Lord this is such a wonderful city! The beauty of the buildings, the whimsy, the elegance. I'm stunned by Paris. There are so many surprises. The language is soft and flowing; spoken French is poetry, the nuances, the sinuous softness of phrases. Many of the faces on the street are quite beautiful and refined. We're on day 3 of 7 days in Paris, staying in a small hotel next to the Sorbonne, v. near Notre Dame, it's a rainy morning, we're just starting to dial it in (in each big city it takes a while to get your center). After the one bad meal so far of the trip, we've had 2 wonderful dinners at cool little restaurants, with nary the sound of the English language.

I'll be posting some photos in the next few days.

Paris, soil, wind energy, gypsy wagon…

A loft in Paris
We took the high speed train from Frankfurt to Paris yesterday. A bit weird: you see a nice village, and pffft! it's gone, at 100 mph. And so into Paris, where we're now ensconced in what has to be my favorite hotel room of all time, a half-timbered 6th-story, top floor garret in the oldest part of Paris, next to the Sorbonne, walking distance to Notre Dame, the Latin quarter, and all manner of cafes and shops. Right now I'm sitting in a sunny dormer in our attic room, looking out at Paris rooftops, dictating this with a with my Sennheiser ME-3 head microphone.

Soil and non-oil-or-coal-burning power
I've been noticing that soil everywhere in Europe looks rich and fertile. If plowed, it's black; if there are crops, it's a verdant green. Ireland is glittering green. Better soil stewardship than in America. Yesterday at the train station, I met a South African electrical engineer now living in Germany, and working on large-scale windmill generators (blades 150 feet long). He told me that Europe is now laying very large transmission lines for a grid that will tie into wind power and other generators, that they will eventually be sending electricity from solar farms in Africa under the ocean to Europe. Also that China is building a huge transmission system. He told me a bunch of other exciting stuff about wind and solar power generation; I've never heard of any of this via the US media. He said to Google "supergrid," "D. C. light," and "ABB."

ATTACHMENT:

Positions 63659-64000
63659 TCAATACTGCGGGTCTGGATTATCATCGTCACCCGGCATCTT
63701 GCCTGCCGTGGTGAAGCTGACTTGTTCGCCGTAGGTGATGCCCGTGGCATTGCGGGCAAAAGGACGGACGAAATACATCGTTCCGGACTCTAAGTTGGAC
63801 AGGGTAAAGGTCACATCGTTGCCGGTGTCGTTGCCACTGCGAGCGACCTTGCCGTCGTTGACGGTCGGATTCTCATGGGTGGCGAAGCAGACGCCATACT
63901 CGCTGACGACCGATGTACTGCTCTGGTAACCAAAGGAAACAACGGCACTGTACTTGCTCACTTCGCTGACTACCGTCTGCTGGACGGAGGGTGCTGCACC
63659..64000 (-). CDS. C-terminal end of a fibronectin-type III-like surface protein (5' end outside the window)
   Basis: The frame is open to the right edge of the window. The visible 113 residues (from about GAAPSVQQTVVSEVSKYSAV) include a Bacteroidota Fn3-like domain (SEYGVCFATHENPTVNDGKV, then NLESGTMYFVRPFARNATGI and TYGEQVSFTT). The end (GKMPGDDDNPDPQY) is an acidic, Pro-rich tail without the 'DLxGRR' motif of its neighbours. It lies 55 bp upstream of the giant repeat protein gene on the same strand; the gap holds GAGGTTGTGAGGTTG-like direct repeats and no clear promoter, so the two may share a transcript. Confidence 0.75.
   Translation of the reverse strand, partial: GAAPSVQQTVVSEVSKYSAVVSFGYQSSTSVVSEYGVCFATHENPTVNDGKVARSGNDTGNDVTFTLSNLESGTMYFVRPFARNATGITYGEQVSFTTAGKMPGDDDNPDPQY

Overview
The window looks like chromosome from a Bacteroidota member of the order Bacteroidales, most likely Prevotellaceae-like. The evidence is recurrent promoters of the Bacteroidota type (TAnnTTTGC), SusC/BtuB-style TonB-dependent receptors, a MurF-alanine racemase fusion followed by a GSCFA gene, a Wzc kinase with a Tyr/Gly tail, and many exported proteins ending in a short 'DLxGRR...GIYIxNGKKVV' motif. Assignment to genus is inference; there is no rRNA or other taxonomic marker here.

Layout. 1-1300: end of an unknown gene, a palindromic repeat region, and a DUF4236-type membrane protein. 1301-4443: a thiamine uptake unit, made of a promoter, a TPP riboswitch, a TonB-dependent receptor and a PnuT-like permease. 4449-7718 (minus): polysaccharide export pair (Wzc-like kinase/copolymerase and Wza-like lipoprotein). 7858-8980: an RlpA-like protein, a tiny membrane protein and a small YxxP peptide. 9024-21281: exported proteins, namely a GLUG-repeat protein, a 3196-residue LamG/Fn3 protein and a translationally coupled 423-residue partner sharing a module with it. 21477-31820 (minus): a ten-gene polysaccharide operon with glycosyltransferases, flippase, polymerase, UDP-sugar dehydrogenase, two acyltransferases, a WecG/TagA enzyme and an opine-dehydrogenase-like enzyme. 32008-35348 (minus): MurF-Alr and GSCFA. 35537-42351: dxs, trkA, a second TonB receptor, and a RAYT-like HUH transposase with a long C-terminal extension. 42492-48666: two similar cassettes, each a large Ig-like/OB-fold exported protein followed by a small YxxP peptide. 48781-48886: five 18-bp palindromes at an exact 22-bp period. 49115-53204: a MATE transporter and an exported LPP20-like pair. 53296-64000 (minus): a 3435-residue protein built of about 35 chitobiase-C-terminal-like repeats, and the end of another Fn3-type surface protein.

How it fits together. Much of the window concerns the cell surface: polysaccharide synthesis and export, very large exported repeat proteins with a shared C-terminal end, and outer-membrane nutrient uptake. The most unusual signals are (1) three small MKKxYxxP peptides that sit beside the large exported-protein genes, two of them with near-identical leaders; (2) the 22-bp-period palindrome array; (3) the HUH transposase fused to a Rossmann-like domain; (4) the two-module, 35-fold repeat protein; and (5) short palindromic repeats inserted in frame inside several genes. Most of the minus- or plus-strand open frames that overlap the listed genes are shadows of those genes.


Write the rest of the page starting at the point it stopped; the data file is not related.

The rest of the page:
Dollar in dumps
Man, is it expensive in Europe! Costs in London and Ireland are shocking. Hotels in Frankfurt (except for mine) are $250+. Upon reflection, it's corporations who pay these one reasonably high rates; the corporate executive ripoff of the economy rolls on.

Tell St. Peter at the golden gate/you just hate to make him wait/but you just gotta have another cigarette*
There seems to be 10 times as much smoking in Europe as in California. It's surprising.

Suits
…never went away like I thought they would. Such an uncomfortable way to dress. Why do companies insist on burdening their employees with coats that are non-functional and ties that restrict the throat?

Germany into France
There's something bittersweet to me about Germany. I like the land, the buildings, and the orderliness (for a while). But after a week, I want less order and more funk, less rigidity and more soul. And so you cross into France. Immediately things look different. There's a softness in the landscape and the buildings. Think of the difference between the two languages. I feel a sense of relief. It makes me cherish the freedom we have in the US, especially in California.

Tiny gypsy wagon
Oh yeah, in the tiny house department: as we pulled out of the urban congestion of Karlsruhe on the train yesterday and got into the countryside, there was a green field with a row of trees, and a pretty little curved-roof gypsy wagon on wheels along the edge of the woods, with smoke coming out the chimney. I don't know if this was a shepherd, or a gypsy, or just some cool dude from Karlsruhe escaping into country tranquility for the weekend.

Possibly short-term thinking
There's a lot of fiberboard used in building in Germany, as in the US. Think of what's going to happen throughout the world if the fiberboard glue fails in 50 years.

*Hank Williams